The right of the plaintiff in equity to have the notes and mortgage while they remained in the possession of the felons or of their assignees with notice, subjected to a lien and trust in her favor, and to compel their transfer to her as the equitable owner, does not, we think, admit of serious doubt. The plaintiff, by the sale of the bonds to bona fide purchasers, lost her title to the securities. She could not further follow them. She could maintain an action as for a conversion of the property against the felons. But this remedy in this case would be fruitless, as they are wholly insolvent. Unless she can elect to regard the securities in which the bonds were invested as a substitute, pro tanto, for the bonds, she has no effectual remedy. The thieves certainly have no claim to the securities in which the proceeds of the bonds were invested as against the plaintiff. They, without her consent, have disposed of her property, and put it beyond her reach. If the avails remained in their hands, in money, the direct proceeds of the sale, can it be doubted that she could reach it. It is not necessary to decide that, in the case supposed, she would have the legal title to the money, but if that question was involved in the case I should have great hesitation in denying the proposition. That she could assert an equitable claim to the money, I have no doubt. And this equitable right to follow the proceeds would continue and attach to any securities or property in which the proceeds were invested, so long as they could be traced and identified, and the rights of bona fide purchasers had not intervened.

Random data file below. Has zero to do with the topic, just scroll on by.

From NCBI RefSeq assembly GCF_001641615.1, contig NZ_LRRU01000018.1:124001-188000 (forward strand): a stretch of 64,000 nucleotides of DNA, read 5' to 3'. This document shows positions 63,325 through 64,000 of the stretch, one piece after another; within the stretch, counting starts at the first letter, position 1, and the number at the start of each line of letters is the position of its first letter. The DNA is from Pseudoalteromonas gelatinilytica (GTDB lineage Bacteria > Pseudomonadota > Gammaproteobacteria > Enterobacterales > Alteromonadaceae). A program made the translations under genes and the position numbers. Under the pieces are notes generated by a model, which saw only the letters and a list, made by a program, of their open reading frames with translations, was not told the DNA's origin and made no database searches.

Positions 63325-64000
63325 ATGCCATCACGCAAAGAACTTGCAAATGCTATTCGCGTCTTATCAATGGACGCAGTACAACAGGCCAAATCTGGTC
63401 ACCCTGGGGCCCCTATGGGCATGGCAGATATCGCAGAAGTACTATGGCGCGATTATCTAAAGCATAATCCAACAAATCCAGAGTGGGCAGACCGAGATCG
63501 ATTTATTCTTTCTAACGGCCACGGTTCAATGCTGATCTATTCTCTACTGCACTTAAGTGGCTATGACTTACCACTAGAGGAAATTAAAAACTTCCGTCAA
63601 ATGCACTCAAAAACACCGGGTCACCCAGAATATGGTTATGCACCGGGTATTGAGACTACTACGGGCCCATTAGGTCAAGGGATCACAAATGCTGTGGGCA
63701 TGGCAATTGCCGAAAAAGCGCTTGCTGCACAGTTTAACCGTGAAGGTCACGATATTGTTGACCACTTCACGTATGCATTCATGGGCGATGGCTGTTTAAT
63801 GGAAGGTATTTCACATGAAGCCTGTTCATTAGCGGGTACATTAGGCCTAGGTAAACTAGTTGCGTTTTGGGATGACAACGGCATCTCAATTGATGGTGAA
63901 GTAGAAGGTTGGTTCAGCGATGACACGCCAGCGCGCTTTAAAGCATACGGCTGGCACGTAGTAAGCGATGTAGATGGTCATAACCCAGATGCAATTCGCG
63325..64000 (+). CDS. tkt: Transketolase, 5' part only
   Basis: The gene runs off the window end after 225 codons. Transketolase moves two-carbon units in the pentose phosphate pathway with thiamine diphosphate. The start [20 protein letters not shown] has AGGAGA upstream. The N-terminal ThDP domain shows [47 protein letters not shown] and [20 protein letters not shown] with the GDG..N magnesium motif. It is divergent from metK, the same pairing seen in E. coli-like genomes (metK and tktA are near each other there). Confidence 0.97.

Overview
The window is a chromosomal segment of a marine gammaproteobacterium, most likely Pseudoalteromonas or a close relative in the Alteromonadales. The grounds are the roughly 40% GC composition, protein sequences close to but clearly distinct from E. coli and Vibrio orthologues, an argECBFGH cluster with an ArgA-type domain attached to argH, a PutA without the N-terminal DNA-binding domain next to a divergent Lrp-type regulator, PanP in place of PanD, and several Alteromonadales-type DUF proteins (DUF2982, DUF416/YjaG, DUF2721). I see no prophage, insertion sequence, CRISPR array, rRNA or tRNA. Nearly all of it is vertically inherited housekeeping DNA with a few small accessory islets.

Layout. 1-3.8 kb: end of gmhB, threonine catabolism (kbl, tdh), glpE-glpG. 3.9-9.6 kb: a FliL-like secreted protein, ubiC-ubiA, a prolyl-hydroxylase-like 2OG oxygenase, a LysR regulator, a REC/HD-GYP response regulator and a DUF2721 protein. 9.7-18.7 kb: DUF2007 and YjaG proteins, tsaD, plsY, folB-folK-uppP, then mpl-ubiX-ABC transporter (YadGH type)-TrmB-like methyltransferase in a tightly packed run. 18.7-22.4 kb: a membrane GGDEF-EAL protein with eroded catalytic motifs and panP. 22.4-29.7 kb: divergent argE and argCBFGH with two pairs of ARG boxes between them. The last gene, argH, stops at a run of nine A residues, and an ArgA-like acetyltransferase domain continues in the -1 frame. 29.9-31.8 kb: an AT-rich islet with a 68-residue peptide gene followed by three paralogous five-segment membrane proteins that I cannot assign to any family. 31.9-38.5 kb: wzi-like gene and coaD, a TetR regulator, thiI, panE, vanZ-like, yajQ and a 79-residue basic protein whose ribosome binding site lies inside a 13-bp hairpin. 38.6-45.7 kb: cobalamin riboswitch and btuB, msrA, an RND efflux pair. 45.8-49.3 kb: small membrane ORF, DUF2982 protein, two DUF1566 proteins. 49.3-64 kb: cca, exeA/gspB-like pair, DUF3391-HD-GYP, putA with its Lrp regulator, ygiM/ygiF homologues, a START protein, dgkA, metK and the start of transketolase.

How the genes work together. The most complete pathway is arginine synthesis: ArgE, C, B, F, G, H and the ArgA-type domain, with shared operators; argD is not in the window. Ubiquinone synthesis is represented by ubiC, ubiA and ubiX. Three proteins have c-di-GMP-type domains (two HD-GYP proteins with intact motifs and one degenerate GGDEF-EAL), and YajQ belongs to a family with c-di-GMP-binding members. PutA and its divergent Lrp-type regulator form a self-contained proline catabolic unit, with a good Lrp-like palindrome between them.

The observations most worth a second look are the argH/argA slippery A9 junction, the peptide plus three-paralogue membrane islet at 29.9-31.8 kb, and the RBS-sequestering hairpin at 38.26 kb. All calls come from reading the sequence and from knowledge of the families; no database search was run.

In Taylor v. Plumer (3 M. Sel., 562) an agent, intrusted with a draft for money to buy exchequer bills for his principal, received the money and misapplied it by purchasing American stocks and bullion, intending to abscond and go to America, and absconded, but was arrested before he quitted England, and surrendered the securities and bullion to his principal, who sold them and received the proceeds. It was held that the principal was entitled to withhold the proceeds from the assignee in bankruptcy of the agent, who became bankrupt on the day he received and misapplied the money. Lord ELLENBOROUGH, in pronouncing the opinion in that case, said: "It makes no difference, in reason or law, into what other form different from the original the change may have been made, whether it be into that of promissory notes for the security of money produced on the sale of the goods of the principal as in Scott v. Surman (Willes, 400), or into other merchandise, as in Whitecomb v. Jacob (Salk.,160), for the product or substitute for the original thing, still follows the nature of the thing itself so long as it can be ascertained to be such, and the right only ceases when the means of ascertainment fails."
If, in the case now under consideration, the plaintiff had entrusted the Warners with the possession of the bonds, and they had sold them in violation of their duty, for the purpose of embezzling the proceeds, and invested them in the notes and mortgage in question, the plaintiff could, within the authority of Taylor v. Plumer, have claimed them while in their hands, or in the hands of their assignees with notice, and would be adjudged to have the legal title.